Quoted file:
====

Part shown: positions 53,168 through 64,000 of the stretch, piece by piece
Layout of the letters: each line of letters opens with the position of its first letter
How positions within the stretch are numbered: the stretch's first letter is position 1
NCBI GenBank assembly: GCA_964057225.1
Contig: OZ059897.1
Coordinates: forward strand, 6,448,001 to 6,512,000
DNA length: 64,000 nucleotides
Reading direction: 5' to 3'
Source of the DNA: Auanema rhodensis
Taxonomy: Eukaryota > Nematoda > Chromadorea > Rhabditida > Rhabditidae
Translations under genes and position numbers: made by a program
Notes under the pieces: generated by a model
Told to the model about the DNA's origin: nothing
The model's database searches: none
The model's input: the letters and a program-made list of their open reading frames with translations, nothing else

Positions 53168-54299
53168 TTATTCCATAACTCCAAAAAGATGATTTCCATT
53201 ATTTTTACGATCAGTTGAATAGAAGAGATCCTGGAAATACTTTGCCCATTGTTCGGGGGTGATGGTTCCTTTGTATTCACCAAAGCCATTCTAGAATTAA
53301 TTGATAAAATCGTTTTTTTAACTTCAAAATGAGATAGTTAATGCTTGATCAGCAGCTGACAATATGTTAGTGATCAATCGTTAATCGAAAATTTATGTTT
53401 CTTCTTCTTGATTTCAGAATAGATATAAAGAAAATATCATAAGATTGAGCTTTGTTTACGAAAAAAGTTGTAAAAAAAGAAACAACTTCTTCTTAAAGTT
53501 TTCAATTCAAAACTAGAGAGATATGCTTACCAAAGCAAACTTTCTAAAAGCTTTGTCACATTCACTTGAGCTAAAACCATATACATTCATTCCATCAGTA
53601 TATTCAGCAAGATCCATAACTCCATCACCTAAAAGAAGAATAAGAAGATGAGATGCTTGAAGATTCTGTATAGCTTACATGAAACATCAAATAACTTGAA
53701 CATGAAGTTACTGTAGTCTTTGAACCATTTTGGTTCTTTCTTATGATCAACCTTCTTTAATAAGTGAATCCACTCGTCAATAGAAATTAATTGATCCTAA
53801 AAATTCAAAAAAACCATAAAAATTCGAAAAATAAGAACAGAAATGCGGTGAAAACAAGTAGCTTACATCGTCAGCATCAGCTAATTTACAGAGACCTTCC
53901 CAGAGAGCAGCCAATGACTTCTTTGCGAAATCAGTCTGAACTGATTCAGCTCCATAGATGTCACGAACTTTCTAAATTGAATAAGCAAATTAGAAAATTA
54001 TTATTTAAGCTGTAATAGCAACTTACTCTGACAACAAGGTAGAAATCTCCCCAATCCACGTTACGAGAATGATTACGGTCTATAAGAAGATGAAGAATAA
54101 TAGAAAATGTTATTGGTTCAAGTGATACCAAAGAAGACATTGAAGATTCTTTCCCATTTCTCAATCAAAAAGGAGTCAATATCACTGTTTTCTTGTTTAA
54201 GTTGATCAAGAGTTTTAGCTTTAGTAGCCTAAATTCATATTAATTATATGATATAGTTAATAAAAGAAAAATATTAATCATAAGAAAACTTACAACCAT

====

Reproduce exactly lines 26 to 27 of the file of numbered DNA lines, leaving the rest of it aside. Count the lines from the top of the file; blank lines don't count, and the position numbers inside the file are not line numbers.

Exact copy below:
54001 TTATTTAAGCTGTAATAGCAACTTACTCTGACAACAAGGTAGAAATCTCCCCAATCCACGTTACGAGAATGATTACGGTCTATAAGAAGATGAAGAATAA
54101 TAGAAAATGTTATTGGTTCAAGTGATACCAAAGAAGACATTGAAGATTCTTTCCCATTTCTCAATCAAAAAGGAGTCAATATCACTGTTTTCTTGTTTAA